As Louis L. Jaffe has put it, "The whole world went off the de facto standard in its policy toward Soviet Russia." Giuseppe Mazzini and other Italians had followed the "principle of nationality," or self-determination, in creating the Italian state between 1861 and 1870. Wilson had used the principle to obtain independence for the subject nationalities of central Europe between 1918 and 1920. He considered some extremely subjective, as well as objective, factors in declining to recognize the Soviet Union, however. Russia had "defected" to Germany in World War I. Its Bolshevik leaders, not the people, had made the accommodations reached in the Treaty of Brest-Litovsk. The new government, which did not reflect popular political desires, faced such turmoil and revolution that it lacked definite geographical boundaries and a recognizable bureaucracy. And the minority in control of the government killed or imprisoned certain groups in the interest of progress for others.

In 1920, Bainbridge Colby, Wilson's third and last secretary of state, said that the United States refused to recognize the Soviet Union because it had subverted popular government and denied Russians the democratic right of self-determination, had taken American property without paying for it, had sent agents abroad to foment communist revolutions, and had negated the conventions of international law.

In 1922 Secretary of State Charles Evans Hughes asserted: "We recognize the right of revolution and we do not attempt to determine the internal concerns of other states." He added, however, "There still remain other questions to be considered." Since the acquiescence of the people was the most important question, Hughes seemed to be abandoning the Wilsonian concept of moral intervention. In 1930, Secretary of State Henry L. Stimson agreed that subsequent legitimation by constitutional methods would warrant the recognition of a new government. In that year, when the United States recognized new governments in Argentina, Bolivia, and Peru on a de facto basis, and in 1932, when it recognized a new government in Chile, all Stimson required was that a new government furnish evidence "that it is in control of the country and that there is no active resistance to it." He suggested, however, that each government "hold in due course elections to regularize its status." Stimson had thus retreated to the principle of recognition based simply upon the effectiveness of a government, thereby repudiating the Wilson policy of moralism.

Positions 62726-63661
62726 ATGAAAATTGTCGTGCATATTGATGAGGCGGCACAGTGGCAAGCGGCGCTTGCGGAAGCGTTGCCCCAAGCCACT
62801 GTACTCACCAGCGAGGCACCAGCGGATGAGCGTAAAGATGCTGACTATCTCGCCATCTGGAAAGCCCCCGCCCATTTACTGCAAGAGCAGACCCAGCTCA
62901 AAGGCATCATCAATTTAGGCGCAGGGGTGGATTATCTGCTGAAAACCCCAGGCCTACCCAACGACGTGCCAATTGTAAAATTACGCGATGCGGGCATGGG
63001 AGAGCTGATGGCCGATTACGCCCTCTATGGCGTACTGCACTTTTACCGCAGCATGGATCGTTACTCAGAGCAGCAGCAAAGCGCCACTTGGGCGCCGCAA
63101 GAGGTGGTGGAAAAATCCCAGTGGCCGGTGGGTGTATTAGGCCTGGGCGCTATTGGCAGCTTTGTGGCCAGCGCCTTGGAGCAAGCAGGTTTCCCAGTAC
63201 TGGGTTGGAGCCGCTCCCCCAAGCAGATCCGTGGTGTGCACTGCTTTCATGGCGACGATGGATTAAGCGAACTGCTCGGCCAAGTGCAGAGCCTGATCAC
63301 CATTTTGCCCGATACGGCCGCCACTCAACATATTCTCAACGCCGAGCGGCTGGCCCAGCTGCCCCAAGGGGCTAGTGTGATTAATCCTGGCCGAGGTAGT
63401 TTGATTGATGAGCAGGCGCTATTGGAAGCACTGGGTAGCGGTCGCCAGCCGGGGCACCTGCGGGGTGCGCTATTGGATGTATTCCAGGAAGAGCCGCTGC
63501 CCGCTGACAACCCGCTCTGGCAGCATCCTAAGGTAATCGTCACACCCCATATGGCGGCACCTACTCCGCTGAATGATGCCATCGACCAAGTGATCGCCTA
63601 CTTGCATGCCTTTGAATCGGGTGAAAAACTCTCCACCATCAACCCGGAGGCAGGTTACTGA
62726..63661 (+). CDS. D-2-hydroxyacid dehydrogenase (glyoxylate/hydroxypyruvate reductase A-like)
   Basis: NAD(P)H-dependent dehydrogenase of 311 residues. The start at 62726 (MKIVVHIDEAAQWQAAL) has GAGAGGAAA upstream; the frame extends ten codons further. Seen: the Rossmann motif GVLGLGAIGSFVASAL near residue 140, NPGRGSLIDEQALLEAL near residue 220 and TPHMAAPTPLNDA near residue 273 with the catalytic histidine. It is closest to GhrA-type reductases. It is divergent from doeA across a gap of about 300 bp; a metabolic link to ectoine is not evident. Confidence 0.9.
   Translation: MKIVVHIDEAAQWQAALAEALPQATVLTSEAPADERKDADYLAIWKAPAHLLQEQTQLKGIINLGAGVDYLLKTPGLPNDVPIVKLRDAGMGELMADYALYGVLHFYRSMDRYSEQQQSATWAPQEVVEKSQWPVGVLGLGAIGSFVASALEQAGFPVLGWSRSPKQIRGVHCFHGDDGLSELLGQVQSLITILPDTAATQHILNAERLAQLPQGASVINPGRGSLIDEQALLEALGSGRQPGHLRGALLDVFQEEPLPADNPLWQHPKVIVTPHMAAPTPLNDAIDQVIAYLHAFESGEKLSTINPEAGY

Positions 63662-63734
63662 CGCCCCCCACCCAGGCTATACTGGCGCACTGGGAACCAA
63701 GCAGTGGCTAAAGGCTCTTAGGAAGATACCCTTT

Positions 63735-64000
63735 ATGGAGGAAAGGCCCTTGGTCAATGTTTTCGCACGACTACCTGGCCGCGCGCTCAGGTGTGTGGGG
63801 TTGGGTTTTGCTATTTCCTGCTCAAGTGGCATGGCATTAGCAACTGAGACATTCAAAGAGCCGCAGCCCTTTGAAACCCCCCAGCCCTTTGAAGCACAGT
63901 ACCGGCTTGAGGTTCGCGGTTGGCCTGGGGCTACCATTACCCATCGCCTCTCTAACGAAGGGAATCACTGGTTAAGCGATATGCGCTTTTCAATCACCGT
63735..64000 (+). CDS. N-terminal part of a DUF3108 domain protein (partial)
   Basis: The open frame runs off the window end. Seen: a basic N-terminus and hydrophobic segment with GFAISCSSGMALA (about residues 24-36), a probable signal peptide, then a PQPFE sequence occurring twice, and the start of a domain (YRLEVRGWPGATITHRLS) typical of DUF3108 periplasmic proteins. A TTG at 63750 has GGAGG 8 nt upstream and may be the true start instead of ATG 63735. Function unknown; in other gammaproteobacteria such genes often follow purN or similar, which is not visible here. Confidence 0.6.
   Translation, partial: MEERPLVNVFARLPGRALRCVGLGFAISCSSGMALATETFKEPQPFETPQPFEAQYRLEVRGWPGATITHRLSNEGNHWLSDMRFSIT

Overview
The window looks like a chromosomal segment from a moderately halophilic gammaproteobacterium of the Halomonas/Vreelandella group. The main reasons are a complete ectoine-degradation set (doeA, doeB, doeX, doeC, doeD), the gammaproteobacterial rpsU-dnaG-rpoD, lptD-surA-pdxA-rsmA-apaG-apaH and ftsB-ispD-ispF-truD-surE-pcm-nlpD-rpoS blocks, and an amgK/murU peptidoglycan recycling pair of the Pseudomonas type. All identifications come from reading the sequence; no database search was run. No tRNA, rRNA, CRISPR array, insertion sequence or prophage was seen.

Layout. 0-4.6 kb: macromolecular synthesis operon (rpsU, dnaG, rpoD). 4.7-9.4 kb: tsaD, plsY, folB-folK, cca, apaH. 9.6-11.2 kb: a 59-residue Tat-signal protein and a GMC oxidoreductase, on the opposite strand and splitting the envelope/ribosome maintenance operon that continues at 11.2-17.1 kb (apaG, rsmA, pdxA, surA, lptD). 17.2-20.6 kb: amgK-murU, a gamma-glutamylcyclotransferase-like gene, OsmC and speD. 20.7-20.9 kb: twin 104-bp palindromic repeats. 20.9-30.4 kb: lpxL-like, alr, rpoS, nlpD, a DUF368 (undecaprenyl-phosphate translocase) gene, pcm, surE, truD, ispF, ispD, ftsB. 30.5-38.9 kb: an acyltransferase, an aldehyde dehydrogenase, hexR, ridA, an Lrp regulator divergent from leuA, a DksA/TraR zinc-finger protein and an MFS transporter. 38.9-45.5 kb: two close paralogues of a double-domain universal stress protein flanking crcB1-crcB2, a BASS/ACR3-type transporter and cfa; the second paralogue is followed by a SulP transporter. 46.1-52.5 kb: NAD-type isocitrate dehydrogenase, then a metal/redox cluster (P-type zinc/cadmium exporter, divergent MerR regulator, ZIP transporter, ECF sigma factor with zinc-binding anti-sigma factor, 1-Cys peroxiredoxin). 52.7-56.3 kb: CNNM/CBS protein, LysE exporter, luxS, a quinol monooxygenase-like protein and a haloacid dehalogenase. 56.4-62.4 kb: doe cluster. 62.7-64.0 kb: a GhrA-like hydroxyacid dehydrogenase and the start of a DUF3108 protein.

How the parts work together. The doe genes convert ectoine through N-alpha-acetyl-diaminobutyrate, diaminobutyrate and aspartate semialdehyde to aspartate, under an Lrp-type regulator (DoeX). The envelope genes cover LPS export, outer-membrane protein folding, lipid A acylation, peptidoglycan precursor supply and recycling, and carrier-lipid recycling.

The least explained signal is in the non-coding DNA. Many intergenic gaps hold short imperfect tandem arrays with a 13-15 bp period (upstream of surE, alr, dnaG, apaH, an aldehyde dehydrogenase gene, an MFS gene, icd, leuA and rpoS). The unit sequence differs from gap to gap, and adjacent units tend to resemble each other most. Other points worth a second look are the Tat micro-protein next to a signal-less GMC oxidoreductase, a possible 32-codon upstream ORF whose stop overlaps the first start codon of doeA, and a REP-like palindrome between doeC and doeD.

Even though it had apparently reverted to a policy of "de factoism," the United States refused to recognize a number of states other than the Soviet Union in the 1920s and 1930s. Although not a signatory, it sometimes acted in accordance with the so-called Tobar Doctrine that grew out of the treaties written among the Central American republics in 1907 and renewed in 1923. Designed to discourage revolutions, these provided that the parties "shall not recognize any other Government which may come into power in any of the five Republics as a consequence of a coup d'etat, or of a revolution against the recognized Government, so long as the freely elected representatives of the people thereof have not constitutionally reorganized the country." They also disqualified the leaders of a coup d'état from assuming the presidency or vice presidency. The United States applied the doctrine to the revolutionary leader Federico Tinoco in Costa Rica in 1917, to Honduras in 1924, and to the government of Emiliano Chamorro of Nicaragua in 1925, thereby giving extreme expression to Jefferson's "will of the nation substantially declared," perhaps out of fear that dictatorships and revolutionary governments posed a danger for international peace.